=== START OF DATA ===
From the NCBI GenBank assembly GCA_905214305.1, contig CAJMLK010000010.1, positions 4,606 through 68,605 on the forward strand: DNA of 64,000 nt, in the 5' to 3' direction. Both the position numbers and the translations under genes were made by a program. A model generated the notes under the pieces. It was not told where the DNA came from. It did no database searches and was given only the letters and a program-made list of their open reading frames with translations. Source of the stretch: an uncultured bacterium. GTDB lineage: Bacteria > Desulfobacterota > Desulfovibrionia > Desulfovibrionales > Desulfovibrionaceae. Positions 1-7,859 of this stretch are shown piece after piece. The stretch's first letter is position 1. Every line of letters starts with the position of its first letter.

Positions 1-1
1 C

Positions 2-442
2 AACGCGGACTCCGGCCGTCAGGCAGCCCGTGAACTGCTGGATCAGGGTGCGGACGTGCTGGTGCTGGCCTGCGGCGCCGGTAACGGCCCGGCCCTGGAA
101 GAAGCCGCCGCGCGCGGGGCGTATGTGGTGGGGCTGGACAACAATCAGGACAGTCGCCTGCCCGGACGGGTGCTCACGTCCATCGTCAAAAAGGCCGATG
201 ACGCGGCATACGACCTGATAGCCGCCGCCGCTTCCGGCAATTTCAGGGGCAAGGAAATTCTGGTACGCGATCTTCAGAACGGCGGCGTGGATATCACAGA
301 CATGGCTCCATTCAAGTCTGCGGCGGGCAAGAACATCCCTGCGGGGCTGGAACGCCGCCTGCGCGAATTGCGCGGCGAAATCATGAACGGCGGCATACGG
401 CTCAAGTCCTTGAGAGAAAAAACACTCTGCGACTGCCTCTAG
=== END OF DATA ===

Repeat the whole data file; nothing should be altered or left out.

From the NCBI GenBank assembly GCA_905214305.1, contig CAJMLK010000010.1, positions 4,606 through 68,605 on the forward strand: DNA of 64,000 nt, in the 5' to 3' direction. Both the position numbers and the translations under genes were made by a program. A model generated the notes under the pieces. It was not told where the DNA came from. It did no database searches and was given only the letters and a program-made list of their open reading frames with translations. Source of the stretch: an uncultured bacterium. GTDB lineage: Bacteria > Desulfobacterota > Desulfovibrionia > Desulfovibrionales > Desulfovibrionaceae. Positions 1-7,859 of this stretch are shown piece after piece. The stretch's first letter is position 1. Every line of letters starts with the position of its first letter.

Positions 1-1
1 C

Positions 2-442
2 AACGCGGACTCCGGCCGTCAGGCAGCCCGTGAACTGCTGGATCAGGGTGCGGACGTGCTGGTGCTGGCCTGCGGCGCCGGTAACGGCCCGGCCCTGGAA
101 GAAGCCGCCGCGCGCGGGGCGTATGTGGTGGGGCTGGACAACAATCAGGACAGTCGCCTGCCCGGACGGGTGCTCACGTCCATCGTCAAAAAGGCCGATG
201 ACGCGGCATACGACCTGATAGCCGCCGCCGCTTCCGGCAATTTCAGGGGCAAGGAAATTCTGGTACGCGATCTTCAGAACGGCGGCGTGGATATCACAGA
301 CATGGCTCCATTCAAGTCTGCGGCGGGCAAGAACATCCCTGCGGGGCTGGAACGCCGCCTGCGCGAATTGCGCGGCGAAATCATGAACGGCGGCATACGG
401 CTCAAGTCCTTGAGAGAAAAAACACTCTGCGACTGCCTCTAG